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Hum Mol Genet. 2009 Oct 15;18(R2):R216-23. doi: 10.1093/hmg/ddp401.

Control of fetal hemoglobin: new insights emerging from genomics and clinical implications.

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  • 1Division of Gene and Cell Based Therapy, King's College London School of Medicine, Molecular Haematology, Denmark Hill Campus, London SE5 9NU, UK. sl.thein@kcl.ac.uk

Abstract

Increased levels of fetal hemoglobin (HbF, alpha(2)gamma(2)) are of no consequence in healthy adults, but confer major clinical benefits in patients with sickle cell anemia (SCA) and beta thalassemia, diseases that represent major public health problems. Inter-individual HbF variation is largely genetically controlled, with one extreme caused by mutations involving the beta globin gene (HBB) complex, historically referred to as pancellular hereditary persistence of fetal hemoglobin (HPFH). These Mendelian forms of HPFH are rare and do not explain the common form of heterocellular HPFH which represents the upper tail of normal HbF variation, and is clearly inherited as a quantitative genetic trait. Genetic studies have identified three major quantitative trait loci (QTLs) (Xmn1-HBG2, HBS1L-MYB intergenic region on chromosome 6q23, and BCL11A on chromosome 2p16) that account for 20-50% of the common variation in HbF levels in patients with SCA and beta thalassemia, and in healthy adults. Two of the major QTLs include oncogenes, emphasizing the importance of cell proliferation and differentiation as an important contribution to the HbF phenotype. The review traces the story of HbF quantitative genetics that uncannily mirrors the changing focus in genetic methodology, from candidate genes through positional cloning, to genome-wide association, that have expedited the dissection of the genetic architecture underlying HbF variability. These genetic results have already provided remarkable insights into molecular mechanisms that underlie the hemoglobin 'switch'.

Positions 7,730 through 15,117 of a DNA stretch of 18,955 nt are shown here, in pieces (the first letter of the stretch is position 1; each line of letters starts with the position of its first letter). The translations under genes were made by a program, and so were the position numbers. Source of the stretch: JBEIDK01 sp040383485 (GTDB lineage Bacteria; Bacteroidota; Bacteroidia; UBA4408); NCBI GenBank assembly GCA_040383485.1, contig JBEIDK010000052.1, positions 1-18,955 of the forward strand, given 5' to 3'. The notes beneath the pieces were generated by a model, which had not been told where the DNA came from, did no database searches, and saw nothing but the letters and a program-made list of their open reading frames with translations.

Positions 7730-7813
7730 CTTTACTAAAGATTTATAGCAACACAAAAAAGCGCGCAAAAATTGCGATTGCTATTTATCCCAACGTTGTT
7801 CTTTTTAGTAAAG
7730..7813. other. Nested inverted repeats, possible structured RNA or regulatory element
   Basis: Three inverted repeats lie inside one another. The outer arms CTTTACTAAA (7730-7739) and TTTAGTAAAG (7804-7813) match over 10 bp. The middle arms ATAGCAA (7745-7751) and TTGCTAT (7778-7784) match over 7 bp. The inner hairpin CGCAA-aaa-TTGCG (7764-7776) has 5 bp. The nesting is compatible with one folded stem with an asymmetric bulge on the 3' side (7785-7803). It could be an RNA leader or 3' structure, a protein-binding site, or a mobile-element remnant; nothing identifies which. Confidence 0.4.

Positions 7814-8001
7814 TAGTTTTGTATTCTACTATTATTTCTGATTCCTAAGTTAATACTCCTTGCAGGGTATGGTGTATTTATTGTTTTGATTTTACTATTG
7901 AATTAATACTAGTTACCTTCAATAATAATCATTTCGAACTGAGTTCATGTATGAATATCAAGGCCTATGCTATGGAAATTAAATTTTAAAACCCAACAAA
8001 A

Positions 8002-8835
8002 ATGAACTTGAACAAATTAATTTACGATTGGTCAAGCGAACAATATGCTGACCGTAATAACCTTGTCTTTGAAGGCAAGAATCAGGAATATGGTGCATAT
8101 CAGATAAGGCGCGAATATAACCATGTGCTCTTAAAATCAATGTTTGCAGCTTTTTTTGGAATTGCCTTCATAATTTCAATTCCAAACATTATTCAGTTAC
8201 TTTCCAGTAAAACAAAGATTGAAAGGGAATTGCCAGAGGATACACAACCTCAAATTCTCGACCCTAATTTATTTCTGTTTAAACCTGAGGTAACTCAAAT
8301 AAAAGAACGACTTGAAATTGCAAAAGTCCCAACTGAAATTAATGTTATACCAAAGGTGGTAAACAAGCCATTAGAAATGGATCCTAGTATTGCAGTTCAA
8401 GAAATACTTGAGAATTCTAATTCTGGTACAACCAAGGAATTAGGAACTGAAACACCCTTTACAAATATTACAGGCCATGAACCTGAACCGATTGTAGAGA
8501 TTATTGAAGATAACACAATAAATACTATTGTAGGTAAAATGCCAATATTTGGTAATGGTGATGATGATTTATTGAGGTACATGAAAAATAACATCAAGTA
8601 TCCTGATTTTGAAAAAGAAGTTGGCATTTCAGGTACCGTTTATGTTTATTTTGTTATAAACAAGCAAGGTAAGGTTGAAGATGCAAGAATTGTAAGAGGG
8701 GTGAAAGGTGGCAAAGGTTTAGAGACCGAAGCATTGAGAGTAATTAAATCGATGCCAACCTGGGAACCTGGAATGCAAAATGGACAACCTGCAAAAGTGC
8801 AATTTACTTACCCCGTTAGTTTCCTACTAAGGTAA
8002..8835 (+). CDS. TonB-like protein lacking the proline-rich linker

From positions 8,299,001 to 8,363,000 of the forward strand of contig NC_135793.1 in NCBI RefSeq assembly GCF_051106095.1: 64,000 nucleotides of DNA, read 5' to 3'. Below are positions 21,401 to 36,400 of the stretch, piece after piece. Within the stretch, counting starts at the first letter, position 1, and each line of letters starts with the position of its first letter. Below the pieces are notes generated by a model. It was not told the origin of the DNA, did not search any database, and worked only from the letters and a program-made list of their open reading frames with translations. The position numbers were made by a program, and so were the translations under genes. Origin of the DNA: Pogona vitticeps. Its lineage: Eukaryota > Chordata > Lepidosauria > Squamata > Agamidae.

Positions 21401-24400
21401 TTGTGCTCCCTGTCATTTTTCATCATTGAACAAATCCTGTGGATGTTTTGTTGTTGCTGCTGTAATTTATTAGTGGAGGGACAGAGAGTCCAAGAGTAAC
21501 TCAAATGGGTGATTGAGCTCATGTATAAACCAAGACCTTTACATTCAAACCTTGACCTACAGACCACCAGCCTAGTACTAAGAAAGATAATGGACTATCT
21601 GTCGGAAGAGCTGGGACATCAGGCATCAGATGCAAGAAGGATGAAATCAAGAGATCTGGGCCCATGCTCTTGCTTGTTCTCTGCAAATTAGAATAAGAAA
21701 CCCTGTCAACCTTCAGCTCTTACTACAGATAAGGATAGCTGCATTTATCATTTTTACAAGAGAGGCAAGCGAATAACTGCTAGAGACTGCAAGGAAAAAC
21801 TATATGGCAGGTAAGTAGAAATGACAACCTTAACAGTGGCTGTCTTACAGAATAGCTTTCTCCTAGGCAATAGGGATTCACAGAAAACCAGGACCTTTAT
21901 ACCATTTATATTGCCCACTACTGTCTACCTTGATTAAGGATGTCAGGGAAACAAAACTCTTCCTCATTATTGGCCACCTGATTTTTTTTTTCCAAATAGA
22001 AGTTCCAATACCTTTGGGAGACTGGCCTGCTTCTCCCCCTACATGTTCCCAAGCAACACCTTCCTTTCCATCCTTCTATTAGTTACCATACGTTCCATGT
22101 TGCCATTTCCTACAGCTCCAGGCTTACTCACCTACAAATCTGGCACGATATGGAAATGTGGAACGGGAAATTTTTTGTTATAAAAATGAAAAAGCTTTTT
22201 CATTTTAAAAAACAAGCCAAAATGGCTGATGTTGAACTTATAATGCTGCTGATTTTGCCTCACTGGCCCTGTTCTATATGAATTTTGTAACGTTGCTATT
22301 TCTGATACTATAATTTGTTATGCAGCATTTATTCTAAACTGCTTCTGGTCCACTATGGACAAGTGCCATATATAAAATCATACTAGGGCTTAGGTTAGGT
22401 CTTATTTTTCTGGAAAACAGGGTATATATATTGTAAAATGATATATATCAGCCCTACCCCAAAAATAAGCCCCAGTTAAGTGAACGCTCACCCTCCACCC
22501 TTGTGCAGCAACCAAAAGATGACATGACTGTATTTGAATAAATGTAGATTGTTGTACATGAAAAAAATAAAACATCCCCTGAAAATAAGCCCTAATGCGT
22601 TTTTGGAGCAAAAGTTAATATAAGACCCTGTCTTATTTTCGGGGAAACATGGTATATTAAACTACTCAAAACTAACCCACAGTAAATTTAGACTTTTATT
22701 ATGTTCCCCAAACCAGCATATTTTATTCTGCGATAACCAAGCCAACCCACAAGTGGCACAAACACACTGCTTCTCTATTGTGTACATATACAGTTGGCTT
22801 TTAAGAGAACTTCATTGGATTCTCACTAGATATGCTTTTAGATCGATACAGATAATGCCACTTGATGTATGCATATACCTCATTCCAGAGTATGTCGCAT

PMID:
19808799
[PubMed - indexed for MEDLINE]
PMCID:
PMC2758709
Free PMC Article

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